Scientists have long suspected that supermassive black holes can travel through space, but catching them in action has proven difficult. Researchers at the Center for Astrophysics | Harvard & Smithsonian have discovered the clearest example of a supermassive black hole in motion to date. Their findings were published in the Astrophysical Journal today.
Astronomers have discovered a moving black hole. Supermassive black holes typically stay put as they suck in everything that comes their way, but scientists have long suspected that they could travel through space. They’ve just never caught one in the act properly — until now.
“We don’t expect the majority of supermassive black holes to move; they’re usually content to just sit around,” says Dominic Pesce, the study’s lead author and an astronomer at the Center for Astrophysics. “They’re just so heavy that getting them started is difficult. Consider how much more difficult it is to set a bowling ball in motion than it is to set a soccer ball in motion, given that the ‘bowling ball’ in this case is several million times the mass of our Sun. That’s going to take some serious kicking.”
Scientists have long theorized that supermassive black holes can wander through space — but catching them in the act has proven difficult.
For the last five years, Pesce and his colleagues have been comparing the velocities of supermassive black holes and galaxies to observe this rare occurrence. “We asked if the velocities of the black holes were the same as the velocities of the galaxies in which they resided,” he explains. “We anticipate that they will have the same velocity. If they don’t, it indicates that the black hole has been disturbed.”
The team began their search by surveying ten distant galaxies and the supermassive black holes at their cores. They focused on black holes with water in their accretion disks, which are spiral structures that spin inward towards the black hole.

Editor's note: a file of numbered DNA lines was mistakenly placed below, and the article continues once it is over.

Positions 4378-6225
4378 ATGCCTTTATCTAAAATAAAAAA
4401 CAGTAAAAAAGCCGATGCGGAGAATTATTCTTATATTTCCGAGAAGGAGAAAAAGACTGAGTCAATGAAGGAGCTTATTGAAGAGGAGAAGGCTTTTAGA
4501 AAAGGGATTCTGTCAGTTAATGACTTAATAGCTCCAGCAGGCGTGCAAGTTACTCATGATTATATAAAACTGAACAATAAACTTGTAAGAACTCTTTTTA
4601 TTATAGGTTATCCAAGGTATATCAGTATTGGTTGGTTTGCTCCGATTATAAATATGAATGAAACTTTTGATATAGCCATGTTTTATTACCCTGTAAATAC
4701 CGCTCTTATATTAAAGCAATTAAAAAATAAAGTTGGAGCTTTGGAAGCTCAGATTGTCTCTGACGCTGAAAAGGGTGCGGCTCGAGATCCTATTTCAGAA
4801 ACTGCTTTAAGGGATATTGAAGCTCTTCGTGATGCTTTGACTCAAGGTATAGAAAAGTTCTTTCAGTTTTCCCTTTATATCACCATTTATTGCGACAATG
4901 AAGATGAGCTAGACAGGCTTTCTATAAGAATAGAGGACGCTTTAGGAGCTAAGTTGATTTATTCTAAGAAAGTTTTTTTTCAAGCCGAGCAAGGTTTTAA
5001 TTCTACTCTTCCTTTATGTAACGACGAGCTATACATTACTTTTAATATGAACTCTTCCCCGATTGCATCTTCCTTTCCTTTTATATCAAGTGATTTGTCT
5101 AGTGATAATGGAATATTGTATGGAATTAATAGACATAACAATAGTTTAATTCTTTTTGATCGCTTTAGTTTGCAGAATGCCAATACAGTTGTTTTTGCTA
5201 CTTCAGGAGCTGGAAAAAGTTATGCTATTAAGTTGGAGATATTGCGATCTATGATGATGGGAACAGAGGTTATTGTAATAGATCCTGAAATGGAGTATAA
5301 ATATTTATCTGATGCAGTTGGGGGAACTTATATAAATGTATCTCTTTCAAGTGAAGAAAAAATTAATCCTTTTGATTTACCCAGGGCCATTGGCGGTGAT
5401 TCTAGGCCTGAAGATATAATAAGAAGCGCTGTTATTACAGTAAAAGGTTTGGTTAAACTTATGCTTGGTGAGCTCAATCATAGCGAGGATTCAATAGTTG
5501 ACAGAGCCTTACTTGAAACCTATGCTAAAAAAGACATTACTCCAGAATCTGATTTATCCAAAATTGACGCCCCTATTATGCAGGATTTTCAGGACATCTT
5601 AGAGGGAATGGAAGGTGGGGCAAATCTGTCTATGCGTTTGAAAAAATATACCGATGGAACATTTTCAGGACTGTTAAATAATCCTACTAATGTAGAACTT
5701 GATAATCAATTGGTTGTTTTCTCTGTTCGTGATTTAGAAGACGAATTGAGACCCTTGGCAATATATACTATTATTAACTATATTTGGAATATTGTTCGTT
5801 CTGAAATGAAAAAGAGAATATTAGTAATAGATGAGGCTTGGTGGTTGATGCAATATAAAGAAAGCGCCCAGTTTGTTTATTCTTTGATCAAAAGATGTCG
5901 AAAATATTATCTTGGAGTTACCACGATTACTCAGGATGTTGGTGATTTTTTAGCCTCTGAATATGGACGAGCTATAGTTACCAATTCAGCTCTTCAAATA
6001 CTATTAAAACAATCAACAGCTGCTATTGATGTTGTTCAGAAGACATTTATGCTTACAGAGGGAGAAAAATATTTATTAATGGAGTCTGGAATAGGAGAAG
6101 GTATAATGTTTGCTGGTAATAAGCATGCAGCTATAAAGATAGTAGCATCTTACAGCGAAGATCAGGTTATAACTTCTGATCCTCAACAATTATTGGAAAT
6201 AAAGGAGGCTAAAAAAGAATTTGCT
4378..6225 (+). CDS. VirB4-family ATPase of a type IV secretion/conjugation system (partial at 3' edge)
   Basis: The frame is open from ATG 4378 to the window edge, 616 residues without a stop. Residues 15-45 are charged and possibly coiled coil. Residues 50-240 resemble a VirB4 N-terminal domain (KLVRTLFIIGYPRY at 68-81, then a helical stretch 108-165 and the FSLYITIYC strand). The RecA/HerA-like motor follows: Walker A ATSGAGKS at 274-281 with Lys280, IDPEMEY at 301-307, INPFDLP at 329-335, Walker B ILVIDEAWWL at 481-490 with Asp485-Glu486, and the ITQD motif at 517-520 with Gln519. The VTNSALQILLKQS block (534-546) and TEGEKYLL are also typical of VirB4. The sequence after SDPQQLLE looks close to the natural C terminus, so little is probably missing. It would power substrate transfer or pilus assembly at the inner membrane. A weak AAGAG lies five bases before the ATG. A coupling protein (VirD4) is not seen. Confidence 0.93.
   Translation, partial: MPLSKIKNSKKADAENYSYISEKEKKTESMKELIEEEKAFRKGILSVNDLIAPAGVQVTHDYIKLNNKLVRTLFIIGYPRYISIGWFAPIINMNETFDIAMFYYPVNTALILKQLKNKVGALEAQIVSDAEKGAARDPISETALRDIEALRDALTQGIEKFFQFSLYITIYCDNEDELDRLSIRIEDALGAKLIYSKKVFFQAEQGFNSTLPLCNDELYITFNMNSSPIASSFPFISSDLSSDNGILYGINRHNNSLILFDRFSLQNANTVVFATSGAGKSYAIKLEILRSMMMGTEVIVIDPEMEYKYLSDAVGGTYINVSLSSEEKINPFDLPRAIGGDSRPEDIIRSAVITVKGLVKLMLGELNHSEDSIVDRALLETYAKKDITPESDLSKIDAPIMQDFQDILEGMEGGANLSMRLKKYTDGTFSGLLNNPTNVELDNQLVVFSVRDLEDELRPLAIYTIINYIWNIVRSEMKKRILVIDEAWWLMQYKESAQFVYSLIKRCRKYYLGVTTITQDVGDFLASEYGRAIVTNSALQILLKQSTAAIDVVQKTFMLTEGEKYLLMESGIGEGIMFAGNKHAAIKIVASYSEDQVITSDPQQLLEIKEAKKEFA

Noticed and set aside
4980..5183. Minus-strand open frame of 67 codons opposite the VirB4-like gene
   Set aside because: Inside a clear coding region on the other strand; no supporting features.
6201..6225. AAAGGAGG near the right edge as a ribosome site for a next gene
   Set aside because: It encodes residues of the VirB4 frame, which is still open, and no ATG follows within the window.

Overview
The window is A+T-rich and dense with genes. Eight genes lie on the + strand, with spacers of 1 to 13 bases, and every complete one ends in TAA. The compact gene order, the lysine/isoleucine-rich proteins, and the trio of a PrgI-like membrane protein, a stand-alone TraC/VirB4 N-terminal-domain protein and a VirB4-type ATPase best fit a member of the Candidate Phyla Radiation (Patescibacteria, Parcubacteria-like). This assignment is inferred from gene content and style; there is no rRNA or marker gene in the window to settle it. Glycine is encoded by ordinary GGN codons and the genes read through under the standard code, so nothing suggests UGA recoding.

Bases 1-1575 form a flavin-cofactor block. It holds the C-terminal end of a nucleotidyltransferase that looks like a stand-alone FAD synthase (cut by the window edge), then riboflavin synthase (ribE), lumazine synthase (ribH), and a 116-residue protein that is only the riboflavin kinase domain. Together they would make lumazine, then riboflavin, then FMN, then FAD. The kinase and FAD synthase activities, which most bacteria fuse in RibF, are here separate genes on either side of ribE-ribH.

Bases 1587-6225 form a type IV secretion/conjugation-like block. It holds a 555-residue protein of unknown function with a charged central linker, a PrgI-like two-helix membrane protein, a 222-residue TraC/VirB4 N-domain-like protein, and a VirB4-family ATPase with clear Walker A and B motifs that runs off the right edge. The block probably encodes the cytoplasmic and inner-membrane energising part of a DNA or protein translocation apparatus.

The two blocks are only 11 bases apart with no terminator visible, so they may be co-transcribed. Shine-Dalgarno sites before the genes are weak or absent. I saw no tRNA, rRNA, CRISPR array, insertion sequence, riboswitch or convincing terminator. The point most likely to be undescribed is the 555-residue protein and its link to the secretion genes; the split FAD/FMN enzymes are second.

As the water orbits the black hole, it emits a maser, which is a laser-like beam of radio light. Masers can help measure a black hole’s velocity very precisely when studied with a combined network of radio antennas using a technique known as very long baseline interferometry (VLBI), according to Pesce.
The technique assisted the team in determining that nine of the ten supermassive black holes were at rest, but one stood out and appeared to be in motion. The black hole is located 230 million light-years from Earth in the center of a galaxy called J0437+2456. Its mass is approximately three million times that of our Sun.
The team has now confirmed their initial findings using follow-up observations with the Arecibo and Gemini observatories. The supermassive black hole is moving at a speed of about 110,000 miles per hour within the galaxy J0437+2456.
However, it is unknown what is causing the motion. There are two possibilities, according to the team. “We could be looking at the aftermath of two supermassive black holes merging,” says Jim Condon, a radio astronomer at the National Radio Astronomy Observatory who was involved in the research. “As a result of such a merger, the newborn black hole may recoil, and we may be watching it as it recoils or settles down again.”
But there’s another, possibly more exciting possibility: the black hole could be a part of a binary system. “Despite every expectation that they should be out there in some abundance,” Pesce says, “scientists have had a difficult time identifying clear examples of binary supermassive black holes.” “What we may be seeing in the galaxy J0437+2456 is one of such a pair’s black holes, with the other remaining hidden to our radio observations due to its lack of maser emission.”
More observations, however, will be required in the end to determine the true cause of this supermassive black hole’s unusual motion.
For the past five years, the team has been studying ten distant galaxies and their supermassive black holes, specifically those containing water. They were able to precisely measure the velocity of a black hole based on the water orbiting it, which produces a measurable laser-like beam of radio light known as a “maser.”
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